This has obvious implications for instruction: To build vocabulary, students must be immersed in texts. Studying vocabulary lists can help a little, but as E. D. Hirsch has explained, the tens of thousands of words that need to be learned must be absorbed bit by bit, through multiple exposures in multiple texts.

I don’t think you’ll find many teachers arguing against a print-rich environment. You will, sadly, find many who have been trained—through teacher preparation programs and mandated professional development—in instructional methods that prevent children from developing large vocabularies.

The culprit is the notion of the “just-right” book. A book that is not too easy and not too hard, a book that a child can read independently. Sounds good. But what happens when a child who is not learning much vocabulary at home is in a classroom where all of his texts are matched to his current level? Growth, but at a glacial pace. Blink and these kids are in eighth grade reading “just-right” third grade books.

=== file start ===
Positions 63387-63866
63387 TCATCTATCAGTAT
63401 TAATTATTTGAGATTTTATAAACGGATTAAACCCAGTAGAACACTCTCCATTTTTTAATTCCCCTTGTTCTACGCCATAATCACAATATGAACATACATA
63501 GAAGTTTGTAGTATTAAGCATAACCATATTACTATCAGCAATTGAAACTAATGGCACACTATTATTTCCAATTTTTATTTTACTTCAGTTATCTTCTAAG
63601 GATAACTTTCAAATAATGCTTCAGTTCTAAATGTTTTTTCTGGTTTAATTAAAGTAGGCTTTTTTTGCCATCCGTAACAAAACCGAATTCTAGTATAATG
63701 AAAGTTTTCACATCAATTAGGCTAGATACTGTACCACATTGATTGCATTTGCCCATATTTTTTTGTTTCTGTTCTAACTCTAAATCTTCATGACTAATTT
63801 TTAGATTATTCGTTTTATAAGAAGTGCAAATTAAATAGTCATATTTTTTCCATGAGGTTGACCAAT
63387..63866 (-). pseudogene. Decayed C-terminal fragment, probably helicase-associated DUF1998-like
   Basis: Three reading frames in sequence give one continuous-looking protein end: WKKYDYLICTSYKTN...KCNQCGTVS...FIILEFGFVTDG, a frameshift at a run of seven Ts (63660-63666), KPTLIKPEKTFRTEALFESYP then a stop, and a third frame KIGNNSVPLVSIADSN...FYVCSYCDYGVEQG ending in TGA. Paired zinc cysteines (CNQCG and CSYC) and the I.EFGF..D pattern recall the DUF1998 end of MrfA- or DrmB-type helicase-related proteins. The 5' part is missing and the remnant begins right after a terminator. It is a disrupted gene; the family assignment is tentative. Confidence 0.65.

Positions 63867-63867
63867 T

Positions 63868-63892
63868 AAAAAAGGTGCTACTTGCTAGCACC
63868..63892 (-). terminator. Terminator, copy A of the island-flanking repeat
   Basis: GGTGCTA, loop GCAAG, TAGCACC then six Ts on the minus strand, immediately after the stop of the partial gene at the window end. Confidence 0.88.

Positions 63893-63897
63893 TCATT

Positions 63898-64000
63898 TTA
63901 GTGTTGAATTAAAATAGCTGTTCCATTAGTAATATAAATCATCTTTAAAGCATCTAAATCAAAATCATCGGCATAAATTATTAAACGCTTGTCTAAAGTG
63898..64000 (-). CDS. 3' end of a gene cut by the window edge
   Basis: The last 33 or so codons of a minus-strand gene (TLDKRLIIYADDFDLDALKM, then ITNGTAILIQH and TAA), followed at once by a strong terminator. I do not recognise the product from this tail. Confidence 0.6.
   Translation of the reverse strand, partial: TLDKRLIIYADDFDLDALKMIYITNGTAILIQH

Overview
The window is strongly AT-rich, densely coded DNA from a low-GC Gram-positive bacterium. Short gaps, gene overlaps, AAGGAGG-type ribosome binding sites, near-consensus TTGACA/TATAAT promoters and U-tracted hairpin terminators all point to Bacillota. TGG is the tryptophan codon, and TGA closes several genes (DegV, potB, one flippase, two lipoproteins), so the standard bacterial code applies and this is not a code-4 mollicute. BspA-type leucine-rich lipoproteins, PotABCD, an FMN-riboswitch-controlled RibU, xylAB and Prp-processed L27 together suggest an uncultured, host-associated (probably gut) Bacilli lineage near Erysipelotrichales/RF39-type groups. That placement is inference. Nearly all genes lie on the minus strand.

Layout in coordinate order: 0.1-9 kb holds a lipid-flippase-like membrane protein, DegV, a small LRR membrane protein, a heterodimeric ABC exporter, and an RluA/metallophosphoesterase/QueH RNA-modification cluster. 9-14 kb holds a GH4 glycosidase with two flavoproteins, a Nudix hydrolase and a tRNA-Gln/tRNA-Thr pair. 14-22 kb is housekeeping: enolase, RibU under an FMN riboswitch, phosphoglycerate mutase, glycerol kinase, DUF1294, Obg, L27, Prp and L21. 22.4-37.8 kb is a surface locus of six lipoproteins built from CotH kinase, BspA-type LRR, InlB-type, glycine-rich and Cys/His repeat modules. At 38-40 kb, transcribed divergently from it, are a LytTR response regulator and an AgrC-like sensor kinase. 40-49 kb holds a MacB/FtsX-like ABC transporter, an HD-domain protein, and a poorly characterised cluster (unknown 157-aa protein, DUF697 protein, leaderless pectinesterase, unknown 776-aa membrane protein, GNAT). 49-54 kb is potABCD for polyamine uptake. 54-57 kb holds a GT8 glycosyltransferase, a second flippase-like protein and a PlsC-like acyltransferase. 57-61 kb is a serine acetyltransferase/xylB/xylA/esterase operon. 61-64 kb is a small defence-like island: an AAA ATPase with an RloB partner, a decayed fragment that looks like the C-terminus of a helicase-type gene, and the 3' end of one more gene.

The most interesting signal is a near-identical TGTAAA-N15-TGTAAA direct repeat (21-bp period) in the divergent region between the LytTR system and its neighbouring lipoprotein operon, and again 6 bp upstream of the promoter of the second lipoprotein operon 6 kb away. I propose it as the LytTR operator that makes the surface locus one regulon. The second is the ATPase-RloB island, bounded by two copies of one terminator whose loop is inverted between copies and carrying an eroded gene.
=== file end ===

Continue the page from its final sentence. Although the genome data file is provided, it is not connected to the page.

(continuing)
The path to college is paved with challenging texts. (Image courtesy of Shutterstock.)

One of the most important instructional shifts embedded in the Common Core standards is to accelerate growth by immersing students in grade-level books. I’ve seen many descriptions and misunderstandings of this. Finally, a clear, concise explanation is provided in a terrific report that Timothy Shanahan and Ann Duffett published with the Fordham Institute last month:

The CCSS seek to challenge students with texts that are grade-appropriate (on a K-12 trajectory to college- and career-readiness), rather than those that are only as challenging as students can read on their own.